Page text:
Date of birth : 1971-06-05
Date of death : -
Birthplace : Boston, Massachusetts, U.S.
Nationality : American
Category : Arts and Entertainment
Last modified : 2010-05-24
Mark Robert Michael Wahlberg is an American actor, rapper and producer of film and television. Wahlberg has appeared in numerous films, including Boogie Nights (1997) and The Departed (2006) for which he was nominated an Academy Award for Best Supporting Actor.
Before he started acting, Mark Wahlberg was best known as Marky Mark, the pants-dropping rapper who attained fame and notoriety with his group the Funky Bunch. In the tradition of Will Smith and Ice Cube, Wahlberg has made a successful transition from music to film, garnering particular early praise for his role in Boogie Nights.
Born June 5, 1971, in Dorchester,MA , Wahlberg had a troubled early life. One of nine children, he dropped out of school at 16 (he would later earn his GED) and committed a number of minor felonies. After working various odd jobs, Wahlberg briefly joined brother Donnie and his group New Kids on the Block before forming his own, Marky Mark & the Funky Bunch. The group had widespread popularity for a time, most notably with its 1992 hit single "Good Vibrations." However, it was Wahlberg himself who received the lion's share of attention, whether it was for the homophobia controversy that surrounded him for a time, or for the 1992 Calvin Klein ad campaign featuring him wearing nothing more than his underwear, Kate Moss, and an attitude. In 1993, Wahlberg turned his attentions to acting with a role in The Substitute. The film, co-starring a then-unknown Natasha Gregson Wagner, was a critical and commercial failure, but Wahlberg's next project, 1994's Renaissance Man, with Danny De Vito, gave him the positive notices that would increase with the release of his next film, The Basketball Diaries (1995). Although the film received mixed reviews, many critics praised Wahlberg's performance as Mickey, Leonardo Di Caprio's friend and fellow junkie. Following Diaries, Wahlberg appeared in Fear (1996) in the role of Reese Witherspoon's psychotic boyfriend.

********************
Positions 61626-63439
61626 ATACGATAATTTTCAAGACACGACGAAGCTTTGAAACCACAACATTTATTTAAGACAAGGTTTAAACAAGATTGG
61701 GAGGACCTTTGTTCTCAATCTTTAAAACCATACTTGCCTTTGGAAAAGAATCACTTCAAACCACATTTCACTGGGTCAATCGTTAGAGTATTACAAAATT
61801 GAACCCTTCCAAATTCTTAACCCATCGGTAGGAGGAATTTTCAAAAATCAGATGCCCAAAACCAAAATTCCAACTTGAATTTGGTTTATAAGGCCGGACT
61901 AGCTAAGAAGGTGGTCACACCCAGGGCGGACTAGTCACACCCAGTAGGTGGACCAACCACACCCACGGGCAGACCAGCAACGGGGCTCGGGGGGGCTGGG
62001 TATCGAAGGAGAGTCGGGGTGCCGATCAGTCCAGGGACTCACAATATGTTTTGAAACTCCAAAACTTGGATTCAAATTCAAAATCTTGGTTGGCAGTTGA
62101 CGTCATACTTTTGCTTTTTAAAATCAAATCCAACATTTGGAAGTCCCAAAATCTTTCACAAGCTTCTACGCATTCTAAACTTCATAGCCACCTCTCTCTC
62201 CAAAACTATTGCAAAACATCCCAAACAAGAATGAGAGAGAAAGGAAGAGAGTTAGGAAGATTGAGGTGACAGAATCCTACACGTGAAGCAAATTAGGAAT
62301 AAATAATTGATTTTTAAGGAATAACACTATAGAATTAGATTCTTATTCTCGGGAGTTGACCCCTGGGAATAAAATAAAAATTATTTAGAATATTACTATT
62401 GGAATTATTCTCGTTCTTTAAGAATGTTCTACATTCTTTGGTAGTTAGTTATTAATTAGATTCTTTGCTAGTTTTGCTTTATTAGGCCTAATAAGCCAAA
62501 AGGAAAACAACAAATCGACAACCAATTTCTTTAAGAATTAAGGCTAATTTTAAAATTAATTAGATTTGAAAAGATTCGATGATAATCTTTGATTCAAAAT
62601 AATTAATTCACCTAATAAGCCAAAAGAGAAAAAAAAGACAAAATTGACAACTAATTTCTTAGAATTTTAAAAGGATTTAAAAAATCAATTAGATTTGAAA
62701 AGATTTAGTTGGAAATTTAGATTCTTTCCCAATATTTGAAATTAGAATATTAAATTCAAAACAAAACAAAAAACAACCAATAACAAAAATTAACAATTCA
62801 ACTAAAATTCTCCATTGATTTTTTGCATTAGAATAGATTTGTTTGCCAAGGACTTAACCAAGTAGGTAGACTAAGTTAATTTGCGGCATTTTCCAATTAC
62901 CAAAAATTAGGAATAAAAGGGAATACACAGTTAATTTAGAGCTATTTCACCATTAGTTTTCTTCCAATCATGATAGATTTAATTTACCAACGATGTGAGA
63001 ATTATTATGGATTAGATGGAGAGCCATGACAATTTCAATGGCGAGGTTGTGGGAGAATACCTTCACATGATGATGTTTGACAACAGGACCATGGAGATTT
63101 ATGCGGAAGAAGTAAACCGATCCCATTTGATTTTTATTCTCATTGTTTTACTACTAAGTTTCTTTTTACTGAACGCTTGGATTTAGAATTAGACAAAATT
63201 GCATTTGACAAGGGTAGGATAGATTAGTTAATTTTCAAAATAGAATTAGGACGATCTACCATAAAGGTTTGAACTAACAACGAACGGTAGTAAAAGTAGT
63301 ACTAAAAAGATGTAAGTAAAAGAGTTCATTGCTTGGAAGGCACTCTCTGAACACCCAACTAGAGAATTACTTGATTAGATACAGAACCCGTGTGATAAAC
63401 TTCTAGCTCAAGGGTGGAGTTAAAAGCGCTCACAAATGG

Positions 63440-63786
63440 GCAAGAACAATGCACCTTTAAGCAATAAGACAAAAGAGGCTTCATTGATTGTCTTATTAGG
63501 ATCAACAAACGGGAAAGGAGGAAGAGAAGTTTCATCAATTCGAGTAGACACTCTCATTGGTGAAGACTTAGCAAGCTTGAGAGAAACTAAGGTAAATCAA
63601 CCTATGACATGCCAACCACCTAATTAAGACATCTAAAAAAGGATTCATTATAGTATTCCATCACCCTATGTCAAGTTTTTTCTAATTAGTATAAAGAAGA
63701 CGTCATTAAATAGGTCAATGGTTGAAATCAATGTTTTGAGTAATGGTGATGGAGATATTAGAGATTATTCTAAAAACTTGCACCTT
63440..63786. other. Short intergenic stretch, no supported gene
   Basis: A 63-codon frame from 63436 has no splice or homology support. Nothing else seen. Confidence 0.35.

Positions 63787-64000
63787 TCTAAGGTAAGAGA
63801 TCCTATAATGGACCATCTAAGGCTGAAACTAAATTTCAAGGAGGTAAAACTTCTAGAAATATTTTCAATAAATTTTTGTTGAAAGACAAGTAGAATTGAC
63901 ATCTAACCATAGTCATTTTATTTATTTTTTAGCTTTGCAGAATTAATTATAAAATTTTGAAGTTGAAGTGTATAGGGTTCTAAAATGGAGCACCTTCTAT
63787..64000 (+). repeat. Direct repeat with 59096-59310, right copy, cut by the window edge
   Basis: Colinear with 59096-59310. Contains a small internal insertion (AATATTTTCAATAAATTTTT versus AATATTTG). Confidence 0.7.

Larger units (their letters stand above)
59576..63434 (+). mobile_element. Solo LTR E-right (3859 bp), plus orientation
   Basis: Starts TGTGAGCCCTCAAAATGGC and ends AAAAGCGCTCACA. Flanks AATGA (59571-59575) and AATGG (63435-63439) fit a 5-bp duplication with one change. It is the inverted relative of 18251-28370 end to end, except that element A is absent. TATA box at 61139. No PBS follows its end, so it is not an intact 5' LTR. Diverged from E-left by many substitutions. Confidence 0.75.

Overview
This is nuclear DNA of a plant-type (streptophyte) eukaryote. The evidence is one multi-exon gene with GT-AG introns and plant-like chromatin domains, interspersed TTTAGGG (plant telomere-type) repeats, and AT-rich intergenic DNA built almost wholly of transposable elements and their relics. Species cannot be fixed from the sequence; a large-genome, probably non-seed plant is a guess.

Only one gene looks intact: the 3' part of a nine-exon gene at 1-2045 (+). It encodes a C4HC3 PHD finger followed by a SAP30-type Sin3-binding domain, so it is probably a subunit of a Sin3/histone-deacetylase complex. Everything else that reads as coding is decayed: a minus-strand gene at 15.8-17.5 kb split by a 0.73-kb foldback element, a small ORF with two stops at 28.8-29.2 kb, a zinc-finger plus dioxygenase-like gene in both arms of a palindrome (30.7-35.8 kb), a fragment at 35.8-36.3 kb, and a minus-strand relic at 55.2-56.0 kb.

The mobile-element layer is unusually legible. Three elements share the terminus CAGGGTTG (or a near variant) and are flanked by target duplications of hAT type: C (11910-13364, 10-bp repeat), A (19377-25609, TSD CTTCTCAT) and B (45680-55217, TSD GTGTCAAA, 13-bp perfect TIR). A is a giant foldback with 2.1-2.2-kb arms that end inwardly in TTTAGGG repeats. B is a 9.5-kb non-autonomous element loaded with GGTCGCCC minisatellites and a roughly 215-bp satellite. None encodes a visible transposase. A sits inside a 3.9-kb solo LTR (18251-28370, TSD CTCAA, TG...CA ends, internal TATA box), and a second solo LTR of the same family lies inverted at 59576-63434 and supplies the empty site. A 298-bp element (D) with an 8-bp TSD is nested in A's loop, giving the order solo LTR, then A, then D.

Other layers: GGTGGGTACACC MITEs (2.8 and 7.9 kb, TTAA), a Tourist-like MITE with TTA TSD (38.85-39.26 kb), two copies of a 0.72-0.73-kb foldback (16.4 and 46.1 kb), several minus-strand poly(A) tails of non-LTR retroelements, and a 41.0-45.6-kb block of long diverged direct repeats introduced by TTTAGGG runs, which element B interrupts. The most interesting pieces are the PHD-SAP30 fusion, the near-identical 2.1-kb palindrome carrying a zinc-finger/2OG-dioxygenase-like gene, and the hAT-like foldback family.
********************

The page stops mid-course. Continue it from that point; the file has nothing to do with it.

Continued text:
It was with the release of Paul Thomas Anderson's Boogie Nights in 1997 that Wahlberg finally received across-the-board respect for his commanding yet unassuming performance as busboy-turned-porn-star Eddie Adams/Dirk Diggler. The film was nominated for three Oscars and a slew of other awards by associations ranging from the British Academy to the New York Film Critics Circle to MTV. The positive attention landed Wahlberg on a wide range of magazine covers and gave him greater Hollywood pulling power. He had, as they say, arrived. Wahlberg's follow-up to Boogie Nights was 1998's The Big Hit, an action comedy that, particularly in the wake of Boogie Night's acclaim, proved to be a disappointment. This disappointment was hardly lessened by the relative critical and commercial shortcomings of Wahlberg's next film, The Corruptor (1999). An action flick that co-starred Chow Yun-Fat, The Corruptor showcased Wahlberg's familiar macho side and indicated that success in Hollywood is a strange and unpredictable thing. Though he gained positive notice for his role in David O. Russell' s unconventional war film Three Kings the same year, the film was only a moderate success, paving the way for an even more dramatic turn in the downbeat true story of the ill-fated Andrea Gail, The Perfect Storm, in 2000.